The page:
“I Think I Might Be Dreaming, no. 5″; 48″ x 48”; oil & collage on canvas
Several years ago I read that Michelangelo on his deathbed said: “It is a pity I am dying when I am just beginning to know my craft.” He was not young, had been working at his art for a long time. I have an old, worn paperback book about him and his sayings, yet I still wonder how so many pithy statements managed to be saved in print. I am grateful they were. It is all so pertinent to the mind of an artist and the practice of making art. There is always so much to learn.
I just ended an eight day stay in Ottawa. A mixture of work and play yet all pleasurable. First the vernissage for my exhibit at the Orange Gallery on Thursday evening. Then I gave a talk about my work on Saturday. I taught two workshops focusing on colour, one on Sunday and Monday, the second on Wednesday and Thursday. Thursday after the class I flew to NYC where I am now, will be until Monday. Then back to Nova Scotia and back to painting. In between the art events I went swimming, took saunas and steam baths and soaked up family.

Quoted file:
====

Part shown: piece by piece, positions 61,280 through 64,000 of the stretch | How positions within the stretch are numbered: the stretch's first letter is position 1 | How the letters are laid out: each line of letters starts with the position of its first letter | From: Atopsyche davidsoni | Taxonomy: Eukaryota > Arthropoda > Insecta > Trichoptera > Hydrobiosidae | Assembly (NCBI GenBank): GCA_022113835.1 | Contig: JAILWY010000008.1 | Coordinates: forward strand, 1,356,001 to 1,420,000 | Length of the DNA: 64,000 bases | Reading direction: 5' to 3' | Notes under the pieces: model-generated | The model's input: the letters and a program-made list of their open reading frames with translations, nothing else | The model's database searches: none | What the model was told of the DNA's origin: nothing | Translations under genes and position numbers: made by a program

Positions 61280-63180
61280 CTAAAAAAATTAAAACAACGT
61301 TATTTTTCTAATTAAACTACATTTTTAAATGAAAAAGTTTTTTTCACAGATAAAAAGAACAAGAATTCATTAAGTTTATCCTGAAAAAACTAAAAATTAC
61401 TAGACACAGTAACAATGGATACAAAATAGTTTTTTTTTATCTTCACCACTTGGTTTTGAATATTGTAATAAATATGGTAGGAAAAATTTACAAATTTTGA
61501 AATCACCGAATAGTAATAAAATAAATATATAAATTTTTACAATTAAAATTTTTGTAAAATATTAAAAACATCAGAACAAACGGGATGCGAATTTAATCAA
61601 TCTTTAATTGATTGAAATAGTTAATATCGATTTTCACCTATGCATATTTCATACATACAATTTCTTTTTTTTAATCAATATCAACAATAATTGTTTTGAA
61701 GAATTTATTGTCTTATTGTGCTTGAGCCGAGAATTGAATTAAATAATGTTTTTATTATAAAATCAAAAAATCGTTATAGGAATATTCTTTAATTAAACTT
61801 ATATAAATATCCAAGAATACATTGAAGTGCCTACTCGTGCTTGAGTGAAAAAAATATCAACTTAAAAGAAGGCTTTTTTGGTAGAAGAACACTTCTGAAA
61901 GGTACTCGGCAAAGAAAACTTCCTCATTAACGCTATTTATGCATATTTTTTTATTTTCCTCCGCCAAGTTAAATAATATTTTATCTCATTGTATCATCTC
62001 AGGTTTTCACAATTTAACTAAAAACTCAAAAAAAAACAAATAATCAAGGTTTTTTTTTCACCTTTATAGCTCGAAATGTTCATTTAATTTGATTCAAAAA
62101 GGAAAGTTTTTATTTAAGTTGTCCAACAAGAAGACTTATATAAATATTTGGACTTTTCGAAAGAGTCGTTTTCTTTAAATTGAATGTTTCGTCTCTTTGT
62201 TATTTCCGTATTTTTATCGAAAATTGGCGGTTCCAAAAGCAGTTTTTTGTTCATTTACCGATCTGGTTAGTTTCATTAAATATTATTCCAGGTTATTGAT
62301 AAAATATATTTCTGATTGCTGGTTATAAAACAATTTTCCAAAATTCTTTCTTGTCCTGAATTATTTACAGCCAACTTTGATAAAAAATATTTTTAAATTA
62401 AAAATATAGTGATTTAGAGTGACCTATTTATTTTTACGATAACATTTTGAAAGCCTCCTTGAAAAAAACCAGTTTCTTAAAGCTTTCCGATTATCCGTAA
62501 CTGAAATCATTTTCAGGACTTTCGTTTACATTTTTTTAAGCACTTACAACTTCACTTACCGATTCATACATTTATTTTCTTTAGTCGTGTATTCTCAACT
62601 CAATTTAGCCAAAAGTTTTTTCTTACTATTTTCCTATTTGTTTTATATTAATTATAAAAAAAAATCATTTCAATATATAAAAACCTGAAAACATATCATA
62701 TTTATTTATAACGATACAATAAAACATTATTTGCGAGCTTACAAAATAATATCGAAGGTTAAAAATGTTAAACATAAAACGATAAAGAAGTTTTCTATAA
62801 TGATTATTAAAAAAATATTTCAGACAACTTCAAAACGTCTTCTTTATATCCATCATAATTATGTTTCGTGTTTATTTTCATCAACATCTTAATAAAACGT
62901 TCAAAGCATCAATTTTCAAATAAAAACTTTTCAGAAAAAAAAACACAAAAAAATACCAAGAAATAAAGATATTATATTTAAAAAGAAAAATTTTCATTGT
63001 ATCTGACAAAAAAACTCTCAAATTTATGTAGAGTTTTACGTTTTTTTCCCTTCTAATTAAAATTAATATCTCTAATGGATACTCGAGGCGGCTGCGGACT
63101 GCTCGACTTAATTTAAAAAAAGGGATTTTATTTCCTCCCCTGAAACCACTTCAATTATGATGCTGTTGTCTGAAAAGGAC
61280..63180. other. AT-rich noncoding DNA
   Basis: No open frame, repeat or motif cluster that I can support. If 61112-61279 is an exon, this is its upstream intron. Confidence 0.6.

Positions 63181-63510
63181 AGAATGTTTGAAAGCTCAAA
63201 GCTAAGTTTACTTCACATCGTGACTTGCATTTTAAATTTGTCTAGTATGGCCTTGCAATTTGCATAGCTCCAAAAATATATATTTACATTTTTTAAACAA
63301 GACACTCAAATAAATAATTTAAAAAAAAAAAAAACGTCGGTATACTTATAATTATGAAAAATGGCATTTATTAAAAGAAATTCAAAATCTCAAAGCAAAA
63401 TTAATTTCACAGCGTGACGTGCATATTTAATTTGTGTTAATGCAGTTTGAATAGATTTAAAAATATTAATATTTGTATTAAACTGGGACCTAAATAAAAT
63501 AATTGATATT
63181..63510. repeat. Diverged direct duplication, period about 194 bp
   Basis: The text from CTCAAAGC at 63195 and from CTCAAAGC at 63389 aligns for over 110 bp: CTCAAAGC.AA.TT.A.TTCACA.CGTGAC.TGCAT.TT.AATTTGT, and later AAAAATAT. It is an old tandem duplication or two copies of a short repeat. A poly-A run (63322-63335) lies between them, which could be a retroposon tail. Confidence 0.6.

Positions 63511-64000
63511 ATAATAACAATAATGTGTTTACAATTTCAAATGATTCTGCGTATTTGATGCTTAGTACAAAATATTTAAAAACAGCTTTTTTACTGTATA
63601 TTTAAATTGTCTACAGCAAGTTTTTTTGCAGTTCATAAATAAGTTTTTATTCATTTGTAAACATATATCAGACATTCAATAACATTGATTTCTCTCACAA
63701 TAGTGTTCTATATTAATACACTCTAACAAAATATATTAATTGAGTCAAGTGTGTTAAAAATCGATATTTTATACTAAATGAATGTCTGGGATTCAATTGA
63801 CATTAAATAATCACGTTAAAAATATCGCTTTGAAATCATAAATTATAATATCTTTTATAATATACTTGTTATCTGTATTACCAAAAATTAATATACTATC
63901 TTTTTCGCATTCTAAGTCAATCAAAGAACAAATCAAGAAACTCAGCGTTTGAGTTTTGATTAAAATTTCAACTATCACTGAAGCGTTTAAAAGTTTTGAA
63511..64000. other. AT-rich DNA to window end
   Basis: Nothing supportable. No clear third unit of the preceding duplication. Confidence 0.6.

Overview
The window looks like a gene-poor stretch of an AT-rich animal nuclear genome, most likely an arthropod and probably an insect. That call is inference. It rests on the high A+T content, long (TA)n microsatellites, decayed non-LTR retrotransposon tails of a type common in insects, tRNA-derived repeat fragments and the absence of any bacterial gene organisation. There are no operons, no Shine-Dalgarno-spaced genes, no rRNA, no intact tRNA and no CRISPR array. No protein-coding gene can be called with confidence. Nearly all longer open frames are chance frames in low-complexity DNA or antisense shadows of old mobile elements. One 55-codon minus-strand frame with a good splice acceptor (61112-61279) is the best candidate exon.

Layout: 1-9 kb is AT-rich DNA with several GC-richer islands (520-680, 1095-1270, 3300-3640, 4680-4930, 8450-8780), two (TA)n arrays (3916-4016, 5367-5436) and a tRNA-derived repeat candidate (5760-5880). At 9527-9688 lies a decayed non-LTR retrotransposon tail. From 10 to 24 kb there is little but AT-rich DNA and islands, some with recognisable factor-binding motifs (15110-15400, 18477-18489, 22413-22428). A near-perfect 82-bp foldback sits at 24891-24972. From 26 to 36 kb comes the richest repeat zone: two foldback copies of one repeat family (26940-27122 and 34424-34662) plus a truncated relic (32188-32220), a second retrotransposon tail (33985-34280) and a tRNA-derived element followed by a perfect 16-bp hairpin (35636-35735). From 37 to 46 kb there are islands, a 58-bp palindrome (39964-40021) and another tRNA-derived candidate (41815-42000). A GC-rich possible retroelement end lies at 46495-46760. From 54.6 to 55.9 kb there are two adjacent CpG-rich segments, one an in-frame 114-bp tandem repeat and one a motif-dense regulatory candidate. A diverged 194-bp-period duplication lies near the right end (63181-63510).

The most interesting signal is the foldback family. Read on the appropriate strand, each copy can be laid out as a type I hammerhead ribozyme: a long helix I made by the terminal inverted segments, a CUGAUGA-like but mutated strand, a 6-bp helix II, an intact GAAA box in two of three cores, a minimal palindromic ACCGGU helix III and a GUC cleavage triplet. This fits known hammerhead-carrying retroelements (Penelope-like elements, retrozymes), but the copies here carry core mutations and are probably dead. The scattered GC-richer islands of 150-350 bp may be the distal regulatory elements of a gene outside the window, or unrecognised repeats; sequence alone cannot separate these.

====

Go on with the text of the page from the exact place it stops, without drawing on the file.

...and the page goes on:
So then, what did I learn from this intense week. A lot about listening, looking, seeing how other people think, about their work, about their lives. My life has always been focused on my work. I’ve been lucky to be able to do what I want but also I do it at the sacrifice of other things. The main other thing is security. I choose to jump into the unknown not only visually but also to be able to make the visual product. It is important to take chances with painting, try to extend beyond what is familiar. After all, why do it if it isn’t a challenge, if I’m not learning more about my craft.
It’s a balancing act. Much of what I need to make my art is beyond my means but I can’t do anything without it. So I do it.